I met Tim and Lee for a 6 mile run this morning at 4:15 a.m. Actually, I should say 4:20, since I was 5 min late, but...they waited on me. Nice guys. So anyway, we didn't have much of a plan. We took off and realized it was colder than it was supposed to be (< 20 degrees), we had some good Bonnaroo conversation, with the 2009 lineup coming out and all, and all was well. I had no clue how fast we were running - I haven't worn my Garmin Forerunner since before the Ironman. I knew the pace felt fairly swift, but hell, the pace always feels swift with them...so I just kept scooting along. At some point Tim asked if we wanted to do 5 or 6, and I said I didn't care - secretly hoping, as always, that it would be the former, but never being so bold as to actually let them know I am wimpy like that. Of course, Tim and Lee chose 6. Tim asked if I was okay with that, and I replied, "Sure." On we went to the 3 mile turnaround, and headed back towards the rec center.
I am a 9 minute miler for training runs, mostly. Sometimes a bit over that, and sometimes under that depending on how motivated I am or who I am chasing. Nine minutes per mile, plus or minus, is fairly comfortable for me. 8:30, and I am hurting, anything close to 8 is race pace - never training pace - for a 10k or less.
I have these limits in my head, and they define the kind of runner I am. When I wear the Garmin, and I am on my own, I magically hit these numbers in a comfortable and consistent fashion. But it hit me today, after we finished 6 miles with no problem, and they informed me that the pace was 8:08, that regardless of whether you are a 15 minute miler or a 9 minute miler, you immediatlely incarsarate your abilities if you define yourself as a runner by these numbers. It's automatic; it's subliminal; it happens even if you don't want it to.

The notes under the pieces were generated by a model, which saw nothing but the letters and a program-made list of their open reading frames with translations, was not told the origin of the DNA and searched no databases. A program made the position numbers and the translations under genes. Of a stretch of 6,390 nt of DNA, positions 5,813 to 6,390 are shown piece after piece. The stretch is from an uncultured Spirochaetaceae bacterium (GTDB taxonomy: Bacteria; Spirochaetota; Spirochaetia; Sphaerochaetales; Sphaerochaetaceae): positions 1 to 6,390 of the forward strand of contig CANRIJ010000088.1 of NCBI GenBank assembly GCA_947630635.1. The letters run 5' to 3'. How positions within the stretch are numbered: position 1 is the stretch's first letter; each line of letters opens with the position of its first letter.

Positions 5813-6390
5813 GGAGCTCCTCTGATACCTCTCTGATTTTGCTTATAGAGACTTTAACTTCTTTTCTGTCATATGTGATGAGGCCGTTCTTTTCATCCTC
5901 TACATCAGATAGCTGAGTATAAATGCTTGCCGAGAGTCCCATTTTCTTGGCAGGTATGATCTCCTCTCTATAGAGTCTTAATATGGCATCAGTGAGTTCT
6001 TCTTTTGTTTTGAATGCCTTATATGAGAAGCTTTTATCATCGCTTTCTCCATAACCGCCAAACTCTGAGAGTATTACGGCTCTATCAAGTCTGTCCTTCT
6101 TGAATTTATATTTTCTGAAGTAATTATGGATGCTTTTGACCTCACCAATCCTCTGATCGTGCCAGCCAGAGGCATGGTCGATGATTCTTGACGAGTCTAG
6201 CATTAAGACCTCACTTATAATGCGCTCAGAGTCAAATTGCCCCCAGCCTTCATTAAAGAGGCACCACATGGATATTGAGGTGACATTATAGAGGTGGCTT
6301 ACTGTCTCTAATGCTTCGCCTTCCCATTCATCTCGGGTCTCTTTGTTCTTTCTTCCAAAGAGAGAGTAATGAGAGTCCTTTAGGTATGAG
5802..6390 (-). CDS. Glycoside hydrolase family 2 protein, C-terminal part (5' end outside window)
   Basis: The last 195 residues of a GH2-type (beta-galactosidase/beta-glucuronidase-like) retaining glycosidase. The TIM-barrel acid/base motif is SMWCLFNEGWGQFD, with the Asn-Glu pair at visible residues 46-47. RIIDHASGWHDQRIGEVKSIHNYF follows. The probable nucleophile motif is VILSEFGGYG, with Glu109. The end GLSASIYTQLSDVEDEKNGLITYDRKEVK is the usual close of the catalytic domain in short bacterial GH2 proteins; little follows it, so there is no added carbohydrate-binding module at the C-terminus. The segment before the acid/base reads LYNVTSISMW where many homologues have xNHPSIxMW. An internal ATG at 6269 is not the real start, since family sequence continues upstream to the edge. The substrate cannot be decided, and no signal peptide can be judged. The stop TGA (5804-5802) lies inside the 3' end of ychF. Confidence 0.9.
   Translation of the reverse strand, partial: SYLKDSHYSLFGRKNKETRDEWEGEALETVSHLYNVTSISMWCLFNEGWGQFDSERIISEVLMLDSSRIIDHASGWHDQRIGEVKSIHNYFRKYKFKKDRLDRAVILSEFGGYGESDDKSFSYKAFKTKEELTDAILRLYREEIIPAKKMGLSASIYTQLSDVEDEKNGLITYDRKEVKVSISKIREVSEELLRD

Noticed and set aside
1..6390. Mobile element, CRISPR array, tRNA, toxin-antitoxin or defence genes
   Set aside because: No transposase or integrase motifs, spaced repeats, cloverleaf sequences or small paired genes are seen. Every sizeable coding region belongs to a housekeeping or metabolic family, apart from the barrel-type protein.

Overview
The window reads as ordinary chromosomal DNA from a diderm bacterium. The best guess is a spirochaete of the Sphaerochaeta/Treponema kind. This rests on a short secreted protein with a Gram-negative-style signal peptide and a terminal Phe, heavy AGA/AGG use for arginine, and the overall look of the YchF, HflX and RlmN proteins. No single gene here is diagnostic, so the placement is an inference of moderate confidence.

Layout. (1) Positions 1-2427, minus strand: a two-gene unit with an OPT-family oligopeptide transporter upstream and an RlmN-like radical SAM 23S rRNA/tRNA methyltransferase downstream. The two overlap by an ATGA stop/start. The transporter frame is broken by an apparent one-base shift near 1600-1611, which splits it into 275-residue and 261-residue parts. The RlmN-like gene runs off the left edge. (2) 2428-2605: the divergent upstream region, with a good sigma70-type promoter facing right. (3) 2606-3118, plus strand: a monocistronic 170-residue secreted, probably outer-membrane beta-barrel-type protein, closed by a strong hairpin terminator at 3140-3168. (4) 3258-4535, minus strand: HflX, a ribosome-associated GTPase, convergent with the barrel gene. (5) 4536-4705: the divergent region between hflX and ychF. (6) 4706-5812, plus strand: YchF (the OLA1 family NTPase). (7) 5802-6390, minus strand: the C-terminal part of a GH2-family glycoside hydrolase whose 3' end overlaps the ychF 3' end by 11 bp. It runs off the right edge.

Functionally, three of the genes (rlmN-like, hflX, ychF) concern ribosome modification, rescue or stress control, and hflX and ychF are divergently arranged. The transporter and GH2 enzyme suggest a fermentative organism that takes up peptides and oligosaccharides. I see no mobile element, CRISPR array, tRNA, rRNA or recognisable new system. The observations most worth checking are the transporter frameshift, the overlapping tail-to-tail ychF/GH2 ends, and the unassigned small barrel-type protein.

So what if you've been a 10 minute miler for 2 years straight. Who says you can't be an 8 minute miler someday?
So what if you are doing a run/walk program and don't think you can break a 12 minute mile.
So what if you are struggling to get a sub-5hr marathon. Who says you can't get a sub-4hr one sooner than later?
So what if you never thought you could qualify for Boston.
So what if you are just struggling to get the distance.
The point is, don't let yourself get stuck. I do this all the time. I define the parameters by which I can operate within, and I don't consider that I can be bigger and better and faster - until I get suckered into it by a couple of speedy guys who happen to think I can run faster than I think I can.
Train with someone faster than you think you can go, or set a goal you don't think you can reach. Because running hurts - it was meant that way, and it should be that way. I get nowhere when I lolly-gag around in my comfort zone, but I feel like a rock star when I break the hell out of it.
One of my favorites by Pearl Izumi:
IF YOU RAN WITHOUT SACRIFICE, CONGRATULATIONS. YOU JUST JOGGED. Running hurts. It always has. Woolly mammoths didn’t just roll over onto a plate and serve themselves up to prehistoric man with fries and a shake. They had to be caught - and running down woolly mammoths was a bitch. Guess what? Running is still a bitch. But one with a purpose. It teaches us that good things do not come easy. It teaches us that hard work will be rewarded and laziness will be punished. Don’t expect to learn those life lessons from running’s shiftless stepchild; jogging. Next time you suffer on the roads or trails, suffer proudly. It means you run like an animal.
1 year ago